Fossil Turtle Shell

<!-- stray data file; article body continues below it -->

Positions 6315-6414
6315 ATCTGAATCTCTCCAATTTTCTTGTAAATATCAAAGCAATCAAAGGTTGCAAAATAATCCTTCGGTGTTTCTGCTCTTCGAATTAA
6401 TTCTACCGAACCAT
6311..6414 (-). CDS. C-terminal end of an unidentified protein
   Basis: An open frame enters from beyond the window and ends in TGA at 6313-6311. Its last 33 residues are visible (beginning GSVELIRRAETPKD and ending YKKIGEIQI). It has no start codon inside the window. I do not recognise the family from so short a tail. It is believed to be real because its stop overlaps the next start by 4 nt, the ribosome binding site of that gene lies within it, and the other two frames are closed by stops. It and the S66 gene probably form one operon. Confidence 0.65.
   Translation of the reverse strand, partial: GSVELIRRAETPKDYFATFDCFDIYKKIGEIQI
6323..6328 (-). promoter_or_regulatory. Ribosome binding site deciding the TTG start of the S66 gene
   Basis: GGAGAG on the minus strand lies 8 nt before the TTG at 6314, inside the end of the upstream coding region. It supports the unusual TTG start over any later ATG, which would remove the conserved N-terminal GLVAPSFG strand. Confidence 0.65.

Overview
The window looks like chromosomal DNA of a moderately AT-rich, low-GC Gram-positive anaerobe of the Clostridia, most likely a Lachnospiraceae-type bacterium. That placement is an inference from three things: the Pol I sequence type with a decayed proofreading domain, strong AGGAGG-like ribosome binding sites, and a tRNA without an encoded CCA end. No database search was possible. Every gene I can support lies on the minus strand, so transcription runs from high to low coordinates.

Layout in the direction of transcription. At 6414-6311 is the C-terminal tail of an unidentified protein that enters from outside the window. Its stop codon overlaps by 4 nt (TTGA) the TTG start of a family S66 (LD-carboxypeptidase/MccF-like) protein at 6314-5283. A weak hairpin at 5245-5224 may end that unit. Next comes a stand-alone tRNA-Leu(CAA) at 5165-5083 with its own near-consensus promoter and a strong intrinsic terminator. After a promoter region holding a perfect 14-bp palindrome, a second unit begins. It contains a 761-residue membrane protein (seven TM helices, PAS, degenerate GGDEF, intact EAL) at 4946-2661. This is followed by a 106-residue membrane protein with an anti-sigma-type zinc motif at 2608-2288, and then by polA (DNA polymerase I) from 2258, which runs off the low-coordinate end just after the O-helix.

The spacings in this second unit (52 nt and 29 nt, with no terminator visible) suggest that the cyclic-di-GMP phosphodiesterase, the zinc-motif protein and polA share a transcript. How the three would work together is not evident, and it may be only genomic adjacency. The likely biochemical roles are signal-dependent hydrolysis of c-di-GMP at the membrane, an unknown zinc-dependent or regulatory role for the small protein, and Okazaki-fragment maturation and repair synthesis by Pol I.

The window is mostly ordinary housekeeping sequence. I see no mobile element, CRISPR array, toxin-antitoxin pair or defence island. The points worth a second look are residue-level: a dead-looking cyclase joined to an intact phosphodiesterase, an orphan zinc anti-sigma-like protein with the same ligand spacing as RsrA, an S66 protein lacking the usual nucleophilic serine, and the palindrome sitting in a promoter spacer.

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Fossil turtle shells, or carapaces, are the preserved remains of the protective bony plates that cover a turtle’s body. These shells are composed of two main parts: the upper carapace and the lower plastron, which are connected by a bridge. Fossilized turtle shells are important in paleontology because they can provide valuable information about the morphology, taxonomy, and evolutionary history of turtles. By studying the shape, size, and arrangement of the shell plates, scientists can infer details about the turtle’s behavior, habitat, and relationships to other species. Fossil turtle shells can vary greatly in size and shape depending on the species. Some ancient turtles had highly domed shells, while others had flatter shells adapted for swimming. Overall, fossil turtle shells offer a window into the ancient world and the diversity of prehistoric turtles.

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